But APRA will only be able to go so far. As this column has already pointed out, the Costello consultative committee was not allowed to touch on key governance issues such as transparency regarding how much trustees are paid or the composition of super boards, as they were excluded from the terms of reference.

Super funds are not obliged by law to disclose detailed investment outcomes or the salaries of senior executives or the board. Nor are they required to provide members with a full set of audited accounts.

And, in most cases, members don't have control over the people who manage their money. As a rule, members do not elect the managers or trustees. This means they can't replace them.

This has created a perception that the boards of industry funds are retirement homes for both business leaders and union officials.

Nevertheless, changes to capital requirements and new powers to APRA have the potential to turn the super industry upside down.

In the case of capital requirements, super funds currently are required to hold $5 million in capital, irrespective of the size of the fund. This figure was set back in 1993, when the industry was worth just $126 billion and super funds were a fraction of their current size.

The Costello report is expected to follow through on Jeremy Cooper's recommendation to introduce a risk-weighted capital model to the industry.

This will be a bonus for retail funds - such as AMP - which have a life insurance business and are therefore required to hold much higher levels of capital.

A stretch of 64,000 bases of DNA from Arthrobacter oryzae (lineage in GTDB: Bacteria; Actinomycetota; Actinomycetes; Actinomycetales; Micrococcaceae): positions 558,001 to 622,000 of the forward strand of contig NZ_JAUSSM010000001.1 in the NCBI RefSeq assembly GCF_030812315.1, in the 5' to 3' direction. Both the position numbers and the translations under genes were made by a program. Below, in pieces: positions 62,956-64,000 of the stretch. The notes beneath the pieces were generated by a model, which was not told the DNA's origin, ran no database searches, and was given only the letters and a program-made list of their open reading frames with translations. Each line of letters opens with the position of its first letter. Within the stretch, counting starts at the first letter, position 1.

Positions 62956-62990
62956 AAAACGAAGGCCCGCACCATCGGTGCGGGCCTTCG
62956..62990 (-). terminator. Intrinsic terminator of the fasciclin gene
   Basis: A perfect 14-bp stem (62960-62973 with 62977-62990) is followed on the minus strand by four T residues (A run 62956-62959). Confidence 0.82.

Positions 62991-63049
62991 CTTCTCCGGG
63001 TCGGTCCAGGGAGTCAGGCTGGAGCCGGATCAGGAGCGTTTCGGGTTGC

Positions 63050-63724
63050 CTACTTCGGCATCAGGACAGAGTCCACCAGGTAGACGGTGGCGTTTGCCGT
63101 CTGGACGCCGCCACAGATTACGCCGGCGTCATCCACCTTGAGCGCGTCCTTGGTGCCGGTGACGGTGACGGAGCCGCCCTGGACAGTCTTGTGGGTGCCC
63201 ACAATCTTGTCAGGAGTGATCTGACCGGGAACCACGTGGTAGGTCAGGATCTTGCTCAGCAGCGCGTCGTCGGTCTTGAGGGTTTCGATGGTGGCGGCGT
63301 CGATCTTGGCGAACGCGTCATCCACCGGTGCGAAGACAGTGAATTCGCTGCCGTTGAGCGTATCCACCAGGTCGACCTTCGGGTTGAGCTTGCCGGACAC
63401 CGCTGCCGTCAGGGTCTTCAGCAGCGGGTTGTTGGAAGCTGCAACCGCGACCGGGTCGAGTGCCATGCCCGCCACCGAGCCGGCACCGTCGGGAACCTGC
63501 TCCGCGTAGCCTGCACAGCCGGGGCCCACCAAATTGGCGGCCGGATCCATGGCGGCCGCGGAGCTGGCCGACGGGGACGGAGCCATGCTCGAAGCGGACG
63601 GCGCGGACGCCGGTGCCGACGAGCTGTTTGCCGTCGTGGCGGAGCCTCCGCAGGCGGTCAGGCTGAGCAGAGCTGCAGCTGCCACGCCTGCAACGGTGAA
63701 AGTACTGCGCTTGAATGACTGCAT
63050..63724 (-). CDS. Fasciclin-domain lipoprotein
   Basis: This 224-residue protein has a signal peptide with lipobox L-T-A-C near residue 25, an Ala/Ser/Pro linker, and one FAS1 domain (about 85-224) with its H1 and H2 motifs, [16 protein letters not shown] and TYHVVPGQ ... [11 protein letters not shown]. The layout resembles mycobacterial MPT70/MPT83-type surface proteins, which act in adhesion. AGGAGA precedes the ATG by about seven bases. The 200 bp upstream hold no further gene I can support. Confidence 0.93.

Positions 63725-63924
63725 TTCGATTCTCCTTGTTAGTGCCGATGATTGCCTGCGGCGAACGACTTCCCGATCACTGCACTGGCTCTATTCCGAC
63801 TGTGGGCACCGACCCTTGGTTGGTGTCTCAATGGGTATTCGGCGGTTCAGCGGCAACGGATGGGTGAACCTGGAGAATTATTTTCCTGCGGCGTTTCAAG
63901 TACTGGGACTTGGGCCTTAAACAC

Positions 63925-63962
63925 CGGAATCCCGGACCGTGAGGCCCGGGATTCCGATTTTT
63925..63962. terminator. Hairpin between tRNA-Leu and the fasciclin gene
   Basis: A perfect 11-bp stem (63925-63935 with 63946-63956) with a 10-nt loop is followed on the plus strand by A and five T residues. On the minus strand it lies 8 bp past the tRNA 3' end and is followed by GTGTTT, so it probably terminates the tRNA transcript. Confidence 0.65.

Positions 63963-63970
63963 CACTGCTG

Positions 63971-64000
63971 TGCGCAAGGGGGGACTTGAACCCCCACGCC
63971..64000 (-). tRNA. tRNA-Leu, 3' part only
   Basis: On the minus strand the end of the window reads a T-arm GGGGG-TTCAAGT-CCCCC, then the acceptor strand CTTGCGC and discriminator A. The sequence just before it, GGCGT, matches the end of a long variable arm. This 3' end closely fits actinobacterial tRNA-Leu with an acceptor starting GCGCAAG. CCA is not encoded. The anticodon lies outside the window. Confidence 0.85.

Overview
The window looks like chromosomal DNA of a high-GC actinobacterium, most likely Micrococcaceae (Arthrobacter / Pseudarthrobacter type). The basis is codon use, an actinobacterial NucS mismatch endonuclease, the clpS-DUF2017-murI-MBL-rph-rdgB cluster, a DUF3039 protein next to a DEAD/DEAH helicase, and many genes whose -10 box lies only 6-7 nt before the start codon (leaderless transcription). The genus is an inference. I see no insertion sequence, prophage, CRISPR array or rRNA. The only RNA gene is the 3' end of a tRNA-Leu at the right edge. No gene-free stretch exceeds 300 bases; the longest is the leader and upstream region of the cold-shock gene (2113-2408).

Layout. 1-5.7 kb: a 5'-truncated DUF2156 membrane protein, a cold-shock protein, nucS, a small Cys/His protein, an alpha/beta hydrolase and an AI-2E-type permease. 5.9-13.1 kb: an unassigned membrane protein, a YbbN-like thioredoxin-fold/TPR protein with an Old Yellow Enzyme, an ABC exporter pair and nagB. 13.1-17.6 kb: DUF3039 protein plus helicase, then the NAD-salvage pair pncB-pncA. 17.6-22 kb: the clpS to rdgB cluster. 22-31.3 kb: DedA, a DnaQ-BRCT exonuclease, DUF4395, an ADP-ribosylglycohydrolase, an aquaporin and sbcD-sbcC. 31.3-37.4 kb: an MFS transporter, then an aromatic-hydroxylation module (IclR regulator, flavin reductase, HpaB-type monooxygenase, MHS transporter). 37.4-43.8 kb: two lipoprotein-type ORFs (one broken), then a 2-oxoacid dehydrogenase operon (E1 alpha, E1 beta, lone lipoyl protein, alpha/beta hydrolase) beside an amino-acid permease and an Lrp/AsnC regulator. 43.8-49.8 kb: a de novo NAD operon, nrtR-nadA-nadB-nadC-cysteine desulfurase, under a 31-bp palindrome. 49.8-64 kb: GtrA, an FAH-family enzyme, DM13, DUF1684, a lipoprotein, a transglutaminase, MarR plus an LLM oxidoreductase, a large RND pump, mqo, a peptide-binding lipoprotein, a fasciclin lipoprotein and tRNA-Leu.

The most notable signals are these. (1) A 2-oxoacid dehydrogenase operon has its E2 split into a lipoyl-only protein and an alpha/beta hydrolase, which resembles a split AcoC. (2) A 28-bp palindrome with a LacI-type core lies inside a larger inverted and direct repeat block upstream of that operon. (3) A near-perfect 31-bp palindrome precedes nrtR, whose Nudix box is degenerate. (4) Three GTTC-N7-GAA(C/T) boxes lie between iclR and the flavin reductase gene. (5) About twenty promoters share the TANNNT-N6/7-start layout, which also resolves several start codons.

AMP had $159 billion in assets under management as at June 30, and its regulatory capital resources are $2.1 billion, which is a far cry from the $5 million required by industry funds.

Changes to regulatory capital will have a great impact on the super industry and will need to be phased in over time. For example, if the reforms require super funds to hold between 0.05 per cent and 1 per cent in risk-weighted capital, then a $40 billion fund will need to lift its capital from $5 million to between $200 million and $400 million.

The purpose of holding sufficient capital is to reduce the risks associated with a fund having a mismatch between assets and liabilities. For instance, if a fund has too big a weighting to illiquid assets and its profile of members is skewed towards retirement, it could present issues when the members come to withdraw their funds.

The decision in 1991 to set up a superannuation guarantee scheme to force people to save for their retirement was far sighted. But two decades on, our super system is out of date and in desperate need of reform. The Costello report will hopefully give APRA the power to make some headway in the reform stakes. But the ball will be in APRA's court if it doesn't take it up, come the next federal election, the Coalition will.